On 3 September 1939, Britain declared war on Adolf Hitler's Nazi Germany.
At 11:15am that morning, Prime Minister Neville Chamberlain admitted to the nation in a sombre radio broadcast that his "long struggle to win peace" had failed.
Hours later, France issued its own ultimatum to Germany, setting in train the Second World War.
It was a conflict which lasted nearly six years and cost around 50 million lives.
The British Prime Minister's radio address was made from the Cabinet room in 10 Downing Street.
He said: "This morning the British ambassador in Berlin handed the German Government a final note stating that, unless we heard from them by 11 o'clock that they were prepared at once to withdraw their troops from Poland, a state of war would exist between us.
"I have to tell you now that no such undertaking has been received, and that consequently, this country is at war with Germany."
Mr Chamberlain continued his broadcast by saying it was "a bitter blow" that his "long struggle to win peace" had "failed".
"Yet I cannot believe that there is anything more or anything different that I could have done, and that would have been more successful," he added.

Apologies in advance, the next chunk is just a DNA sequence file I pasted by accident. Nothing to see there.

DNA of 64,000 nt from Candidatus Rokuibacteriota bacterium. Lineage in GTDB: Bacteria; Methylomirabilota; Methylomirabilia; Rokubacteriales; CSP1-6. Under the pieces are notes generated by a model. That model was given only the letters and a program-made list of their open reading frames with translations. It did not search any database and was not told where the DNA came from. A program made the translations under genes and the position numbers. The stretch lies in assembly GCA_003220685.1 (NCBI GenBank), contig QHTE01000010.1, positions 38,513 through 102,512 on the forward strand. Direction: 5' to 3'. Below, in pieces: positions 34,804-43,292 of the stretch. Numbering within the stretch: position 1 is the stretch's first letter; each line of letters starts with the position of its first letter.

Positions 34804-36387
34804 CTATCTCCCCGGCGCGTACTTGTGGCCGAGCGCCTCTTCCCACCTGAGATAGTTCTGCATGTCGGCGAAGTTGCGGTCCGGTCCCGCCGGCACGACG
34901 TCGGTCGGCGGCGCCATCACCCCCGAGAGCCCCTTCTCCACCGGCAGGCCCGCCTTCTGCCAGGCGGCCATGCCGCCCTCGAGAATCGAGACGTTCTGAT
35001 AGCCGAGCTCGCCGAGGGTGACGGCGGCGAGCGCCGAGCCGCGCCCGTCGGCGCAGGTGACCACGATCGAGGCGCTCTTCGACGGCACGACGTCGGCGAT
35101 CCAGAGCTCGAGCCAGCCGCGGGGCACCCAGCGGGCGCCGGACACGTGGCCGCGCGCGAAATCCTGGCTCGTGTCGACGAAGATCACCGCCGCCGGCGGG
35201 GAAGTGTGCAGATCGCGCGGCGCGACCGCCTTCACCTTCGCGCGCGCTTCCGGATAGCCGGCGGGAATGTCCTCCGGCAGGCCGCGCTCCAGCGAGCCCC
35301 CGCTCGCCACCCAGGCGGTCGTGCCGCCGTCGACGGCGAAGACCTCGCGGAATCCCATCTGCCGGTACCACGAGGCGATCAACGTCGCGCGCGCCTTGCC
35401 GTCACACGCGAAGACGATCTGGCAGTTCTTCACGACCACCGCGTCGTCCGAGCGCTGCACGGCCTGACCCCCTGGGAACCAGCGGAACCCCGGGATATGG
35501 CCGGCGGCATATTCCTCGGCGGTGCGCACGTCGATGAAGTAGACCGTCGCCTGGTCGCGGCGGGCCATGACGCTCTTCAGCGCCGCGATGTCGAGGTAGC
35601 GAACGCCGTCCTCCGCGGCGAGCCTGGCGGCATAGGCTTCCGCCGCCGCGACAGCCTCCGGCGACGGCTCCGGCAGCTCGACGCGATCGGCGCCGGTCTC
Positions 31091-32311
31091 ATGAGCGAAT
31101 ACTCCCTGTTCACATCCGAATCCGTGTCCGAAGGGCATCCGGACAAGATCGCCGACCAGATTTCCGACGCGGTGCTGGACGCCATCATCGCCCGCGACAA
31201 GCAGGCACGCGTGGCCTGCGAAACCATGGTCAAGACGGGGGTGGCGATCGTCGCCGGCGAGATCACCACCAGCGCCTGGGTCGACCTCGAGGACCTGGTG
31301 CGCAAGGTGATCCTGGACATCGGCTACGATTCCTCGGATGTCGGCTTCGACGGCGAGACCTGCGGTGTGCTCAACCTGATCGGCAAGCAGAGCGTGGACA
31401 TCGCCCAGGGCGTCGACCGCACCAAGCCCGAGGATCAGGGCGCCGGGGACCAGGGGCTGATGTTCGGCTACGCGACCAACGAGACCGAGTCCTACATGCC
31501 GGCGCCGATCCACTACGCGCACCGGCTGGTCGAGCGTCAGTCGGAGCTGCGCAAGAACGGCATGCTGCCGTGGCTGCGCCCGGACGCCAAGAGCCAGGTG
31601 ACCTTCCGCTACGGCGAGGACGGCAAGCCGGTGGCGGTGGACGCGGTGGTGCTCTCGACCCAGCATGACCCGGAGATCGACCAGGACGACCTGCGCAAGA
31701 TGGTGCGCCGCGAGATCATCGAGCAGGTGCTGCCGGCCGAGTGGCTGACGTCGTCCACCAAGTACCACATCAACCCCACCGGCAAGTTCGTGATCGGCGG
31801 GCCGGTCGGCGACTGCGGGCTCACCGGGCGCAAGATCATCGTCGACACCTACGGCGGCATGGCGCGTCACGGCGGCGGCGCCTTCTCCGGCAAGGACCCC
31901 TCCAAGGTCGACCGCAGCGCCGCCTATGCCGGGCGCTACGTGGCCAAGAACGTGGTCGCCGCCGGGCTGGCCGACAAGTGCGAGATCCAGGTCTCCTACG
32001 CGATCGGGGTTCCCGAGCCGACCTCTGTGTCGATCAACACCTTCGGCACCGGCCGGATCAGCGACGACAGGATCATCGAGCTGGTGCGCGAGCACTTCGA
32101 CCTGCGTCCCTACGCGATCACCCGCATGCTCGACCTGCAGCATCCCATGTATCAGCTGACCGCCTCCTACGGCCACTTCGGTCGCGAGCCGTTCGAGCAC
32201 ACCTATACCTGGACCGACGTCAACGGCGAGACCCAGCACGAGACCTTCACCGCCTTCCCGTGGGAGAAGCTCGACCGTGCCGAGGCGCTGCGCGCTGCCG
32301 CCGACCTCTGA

He concluded his broadcast: "Now may God bless you all and may he defend the right.
"For it is evil things that we shall be fighting against - brute force, bad faith, injustice, oppression, and persecution. And against them, I am certain that the right will prevail."
A year earlier, Mr Chamberlain returned to London from talks in Munich clutching an agreement signed by Hitler that he said meant "peace for our time".
But the German leader continued his aggression in Europe, culminating in the invasion of Poland.
Britain went on to suffer an estimated 400,000 military and civilian casualties.
Cover image: De Haviland Mosquito FB.VIs of 248 Squadron attacking a German 'M' Class minesweeper and two trawler-type auxiliaries in France 1944 (Picture: MOD).